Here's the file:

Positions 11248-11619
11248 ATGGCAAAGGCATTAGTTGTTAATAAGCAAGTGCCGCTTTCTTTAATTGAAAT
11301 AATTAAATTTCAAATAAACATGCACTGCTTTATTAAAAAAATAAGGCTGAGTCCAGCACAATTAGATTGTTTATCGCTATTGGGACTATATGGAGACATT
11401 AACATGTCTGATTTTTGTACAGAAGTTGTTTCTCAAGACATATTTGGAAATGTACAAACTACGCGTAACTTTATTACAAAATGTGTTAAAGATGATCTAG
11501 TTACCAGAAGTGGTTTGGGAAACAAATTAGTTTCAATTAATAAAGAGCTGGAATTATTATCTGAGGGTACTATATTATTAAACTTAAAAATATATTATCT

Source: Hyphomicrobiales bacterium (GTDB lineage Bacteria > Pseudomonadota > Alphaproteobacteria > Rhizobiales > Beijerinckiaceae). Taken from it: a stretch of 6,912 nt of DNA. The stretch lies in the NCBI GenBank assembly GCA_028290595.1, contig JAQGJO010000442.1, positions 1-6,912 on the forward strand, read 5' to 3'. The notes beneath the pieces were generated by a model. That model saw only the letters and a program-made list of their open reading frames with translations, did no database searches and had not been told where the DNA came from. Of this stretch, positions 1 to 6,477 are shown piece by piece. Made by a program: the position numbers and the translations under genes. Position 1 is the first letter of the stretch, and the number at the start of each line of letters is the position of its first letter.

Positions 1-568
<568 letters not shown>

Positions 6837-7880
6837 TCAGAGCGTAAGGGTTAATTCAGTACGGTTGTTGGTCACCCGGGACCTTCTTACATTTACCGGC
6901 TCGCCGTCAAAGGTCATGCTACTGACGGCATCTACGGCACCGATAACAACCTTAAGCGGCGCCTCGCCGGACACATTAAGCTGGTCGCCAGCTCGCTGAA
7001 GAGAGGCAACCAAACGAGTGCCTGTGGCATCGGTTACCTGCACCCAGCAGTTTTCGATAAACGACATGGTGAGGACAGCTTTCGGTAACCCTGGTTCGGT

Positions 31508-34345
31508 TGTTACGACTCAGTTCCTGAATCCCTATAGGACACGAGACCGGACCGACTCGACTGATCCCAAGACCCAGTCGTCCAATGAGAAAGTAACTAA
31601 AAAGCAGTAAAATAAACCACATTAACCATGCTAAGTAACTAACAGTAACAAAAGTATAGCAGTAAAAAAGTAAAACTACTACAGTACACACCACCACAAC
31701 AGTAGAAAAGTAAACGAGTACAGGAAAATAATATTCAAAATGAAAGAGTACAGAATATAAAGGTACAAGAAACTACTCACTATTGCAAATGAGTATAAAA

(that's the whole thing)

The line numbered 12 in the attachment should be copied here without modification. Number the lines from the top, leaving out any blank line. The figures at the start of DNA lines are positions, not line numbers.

7001 GAGAGGCAACCAAACGAGTGCCTGTGGCATCGGTTACCTGCACCCAGCAGTTTTCGATAAACGACATGGTGAGGACAGCTTTCGGTAACCCTGGTTCGGT